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  • Author or Editor: L. W. Martin x
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Abstract

The incidence of viruses in strawberry runner plants from 3 test plantings in Oregon varied by cultivar; incidence was greatest near the center of the major strawberry producing area of Oregon (Aurora) and was less in north-central Oregon (Hermiston) and in southern Oregon (Roseburg), where few strawberries are grown. Runner plants harvested from Aurora, Hermiston, and Roseburg plots in April 1970 were planted at Aurora in a comparative-yield trial with commercial nursery stocks from California, Oregon, and Washington. During the first year there were no significant differences in fruit production or in runner production among the sources of a particular cultivar planted at the same time at Aurora. However, during the second fruiting year, ‘Hood’ stock from Aurora yielded significantly less than some other ‘Hood’ stocks. We conclude that the Hermiston and Roseburg areas in Oregon can produce strawberry-nursery stock of the same quality with respect to virus incidence as other isolated areas now used for this purpose on the Pacific Coast.

During this study, virus incidence in daughter plants varied markedly from year to year in consecutive annual plantings of indexed plants at a given location. The number of runner plants produced, however, was not significantly correlated with the virus incidence in these runner plants over the 3-year period of the test.

Open Access

Abstract

In the 1st (1981) and 2nd (1982) fruiting years, ‘Benton’ strawberry (Fragaria x ananassa Duch.) formed 25% to 30% more crowns/plant than the advanced breeding selection OR-US 4356. ‘Benton’ had fewer trusses/crown than OR-US 4356 in 1981 (0.93 vs. 1.47) but both had 1.5 in 1982. OR-US 4356 had about 60% more fruit/truss in each season; however, ‘Benton’ had 75% greater mean berry weight than OR-US 4356, so that the 2 genotypes produced essentially the same yields/plant in each season, averaging 0.82 kg (1981) and 0.94 kg (1982). The genotypes did not differ in the total number of achenes/berry. Both showed a linear increase in berry weight with achenes/berry; yet OR-US 4356 had significantly lower berry weight than ‘Benton’ at equivalent achenes/berry. Increased berry expansion in ‘Benton’ was reflected by a reduction in number of achenes/cm2 of berry surface. The values, averaged over both seasons, were 10.6 (‘Benton’) and 14.0 (OR-US 4356). OR-US 4356 failed to produce higher yields than ‘Benton’ because of limitation in fruit expansion.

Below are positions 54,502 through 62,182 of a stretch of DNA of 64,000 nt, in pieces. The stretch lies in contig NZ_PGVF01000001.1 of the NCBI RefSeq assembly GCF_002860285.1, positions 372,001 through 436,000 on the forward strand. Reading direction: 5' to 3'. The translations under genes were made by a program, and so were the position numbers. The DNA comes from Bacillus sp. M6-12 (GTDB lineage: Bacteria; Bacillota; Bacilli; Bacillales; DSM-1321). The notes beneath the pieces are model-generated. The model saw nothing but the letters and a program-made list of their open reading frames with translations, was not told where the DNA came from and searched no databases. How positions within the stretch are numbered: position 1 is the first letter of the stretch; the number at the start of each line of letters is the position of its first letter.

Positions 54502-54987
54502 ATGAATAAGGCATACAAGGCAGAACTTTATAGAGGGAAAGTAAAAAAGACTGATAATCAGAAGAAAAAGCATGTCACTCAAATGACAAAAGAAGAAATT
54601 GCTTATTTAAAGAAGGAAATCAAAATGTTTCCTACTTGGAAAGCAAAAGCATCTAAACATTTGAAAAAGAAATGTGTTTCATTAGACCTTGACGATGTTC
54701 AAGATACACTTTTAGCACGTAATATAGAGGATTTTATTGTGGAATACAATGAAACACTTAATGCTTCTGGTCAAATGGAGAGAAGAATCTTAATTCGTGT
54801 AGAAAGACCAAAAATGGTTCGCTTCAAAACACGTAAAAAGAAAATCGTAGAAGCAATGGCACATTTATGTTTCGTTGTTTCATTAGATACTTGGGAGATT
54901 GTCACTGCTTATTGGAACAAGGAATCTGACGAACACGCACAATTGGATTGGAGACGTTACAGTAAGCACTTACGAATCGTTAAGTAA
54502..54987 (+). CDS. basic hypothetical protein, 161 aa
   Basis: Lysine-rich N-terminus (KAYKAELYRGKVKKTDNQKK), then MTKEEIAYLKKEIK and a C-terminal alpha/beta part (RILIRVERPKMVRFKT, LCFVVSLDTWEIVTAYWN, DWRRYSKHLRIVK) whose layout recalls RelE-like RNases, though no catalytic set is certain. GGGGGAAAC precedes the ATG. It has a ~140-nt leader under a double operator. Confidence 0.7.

Open Access

Abstract

‘Linn’ is a moderately vigorous and productive cultivar of strawberry (Fragaria ⨯ ananassa Duch.) with firm fruit for machine harvest or for a combination of machine and hand harvest. It was named for Linn County, Oregon, an area important in the early development of the strawberry industry in Oregon.

Open Access

A fresh-market tomato trial was conducted in 2003 at two locations in Arkansas (Fayetteville and Kibler) to evaluate new and old tomato varieties of interest to home gardeners and farmers' markets. The observational trial consisted of 43 varieties, indeterminates and determinates. Heirloom tomatoes comprised a large portion of the trial due to increasing popularity. Heirlooms are unique and can be very eye-catching. There is immense variety in shape, size, and color. They can be large or small, many times the shape is irregular, and the fruits flawed (cracking, cat-facing, green shoulders). The fruit may not store or ship well; most are grown and sold locally. Some heirlooms are better than others. A few of the varieties that stood out in the trial were Costoluto Genovese, Abraham Lincoln, Dona, and Persimmon. Costoluto Genovese, a uniquely ruffled red tomato, was the highest yielding variety at the Kibler location. Fruit quality remained high even in the highest temperatures. One of the most promising was a orange variety called Persimmon, it produced large fruit and the plants provided excellent cover. Dona and Abraham Lincoln, both reds, yielded well and had good flavor. San Marzano and Arkansas 7985 were the best paste types. Arkansas varieties such as Bradley, Ozark Pink, and Arkansas Traveler 76 also did well. Brandywine varieties had low yields and lesser quality fruit. Green zebra, a green striped fruit with good flavor, yielded less due to Blossom End Rot. Cherokee Purple and Carbon were two from the purple/black category that did not do well; yields were low and the fruit cracked.

Free access